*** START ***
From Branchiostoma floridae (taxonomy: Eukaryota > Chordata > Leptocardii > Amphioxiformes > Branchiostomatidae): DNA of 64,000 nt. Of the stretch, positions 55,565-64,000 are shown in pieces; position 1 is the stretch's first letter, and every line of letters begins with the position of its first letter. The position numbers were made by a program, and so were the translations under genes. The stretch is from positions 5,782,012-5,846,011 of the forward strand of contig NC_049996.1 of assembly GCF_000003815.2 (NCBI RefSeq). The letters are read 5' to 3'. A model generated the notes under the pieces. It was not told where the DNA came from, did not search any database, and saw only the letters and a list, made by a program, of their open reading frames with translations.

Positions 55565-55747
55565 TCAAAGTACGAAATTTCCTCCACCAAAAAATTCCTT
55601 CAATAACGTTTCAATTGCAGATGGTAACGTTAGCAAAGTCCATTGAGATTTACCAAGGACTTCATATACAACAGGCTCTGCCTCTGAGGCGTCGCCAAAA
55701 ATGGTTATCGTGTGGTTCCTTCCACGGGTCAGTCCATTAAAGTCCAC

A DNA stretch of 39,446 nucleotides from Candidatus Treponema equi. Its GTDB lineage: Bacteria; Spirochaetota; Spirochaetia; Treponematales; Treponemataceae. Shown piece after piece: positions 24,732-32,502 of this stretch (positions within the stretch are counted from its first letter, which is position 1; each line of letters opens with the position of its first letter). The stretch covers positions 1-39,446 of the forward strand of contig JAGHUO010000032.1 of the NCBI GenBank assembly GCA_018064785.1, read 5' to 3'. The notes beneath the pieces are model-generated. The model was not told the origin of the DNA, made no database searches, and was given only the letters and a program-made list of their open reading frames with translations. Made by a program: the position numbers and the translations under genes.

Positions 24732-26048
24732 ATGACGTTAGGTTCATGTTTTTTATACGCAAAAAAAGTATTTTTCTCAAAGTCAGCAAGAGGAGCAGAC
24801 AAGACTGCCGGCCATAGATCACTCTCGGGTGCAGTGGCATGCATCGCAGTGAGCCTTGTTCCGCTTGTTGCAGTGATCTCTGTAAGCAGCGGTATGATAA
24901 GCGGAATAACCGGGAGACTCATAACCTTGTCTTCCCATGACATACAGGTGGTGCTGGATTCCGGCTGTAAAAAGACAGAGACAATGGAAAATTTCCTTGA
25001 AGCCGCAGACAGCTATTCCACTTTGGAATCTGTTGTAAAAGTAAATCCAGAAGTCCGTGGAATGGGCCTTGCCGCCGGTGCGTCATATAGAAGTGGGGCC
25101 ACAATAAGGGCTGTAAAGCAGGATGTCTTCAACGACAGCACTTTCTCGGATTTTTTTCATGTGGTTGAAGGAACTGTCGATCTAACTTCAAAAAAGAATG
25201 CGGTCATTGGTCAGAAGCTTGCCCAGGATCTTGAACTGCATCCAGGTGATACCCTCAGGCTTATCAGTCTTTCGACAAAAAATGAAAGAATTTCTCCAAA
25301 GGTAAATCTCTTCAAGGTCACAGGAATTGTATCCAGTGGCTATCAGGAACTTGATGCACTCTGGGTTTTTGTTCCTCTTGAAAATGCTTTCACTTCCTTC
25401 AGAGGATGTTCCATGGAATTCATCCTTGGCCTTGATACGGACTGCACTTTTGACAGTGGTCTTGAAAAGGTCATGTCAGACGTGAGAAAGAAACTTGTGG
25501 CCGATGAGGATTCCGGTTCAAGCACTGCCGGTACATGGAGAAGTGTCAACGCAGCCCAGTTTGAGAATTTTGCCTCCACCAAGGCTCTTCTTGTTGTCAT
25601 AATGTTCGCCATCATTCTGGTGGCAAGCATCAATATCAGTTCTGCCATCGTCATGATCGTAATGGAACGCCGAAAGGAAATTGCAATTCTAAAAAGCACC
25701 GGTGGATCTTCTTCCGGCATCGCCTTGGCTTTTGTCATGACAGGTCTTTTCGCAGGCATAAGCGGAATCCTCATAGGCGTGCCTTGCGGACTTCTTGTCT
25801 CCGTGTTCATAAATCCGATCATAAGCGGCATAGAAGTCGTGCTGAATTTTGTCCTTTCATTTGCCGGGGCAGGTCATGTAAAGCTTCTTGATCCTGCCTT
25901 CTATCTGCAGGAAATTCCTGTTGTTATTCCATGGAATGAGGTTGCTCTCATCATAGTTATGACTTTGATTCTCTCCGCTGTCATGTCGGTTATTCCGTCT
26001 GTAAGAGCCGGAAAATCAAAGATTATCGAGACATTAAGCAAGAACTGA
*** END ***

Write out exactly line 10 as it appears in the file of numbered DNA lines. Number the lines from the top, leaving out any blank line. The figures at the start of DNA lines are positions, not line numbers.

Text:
24901 GCGGAATAACCGGGAGACTCATAACCTTGTCTTCCCATGACATACAGGTGGTGCTGGATTCCGGCTGTAAAAAGACAGAGACAATGGAAAATTTCCTTGA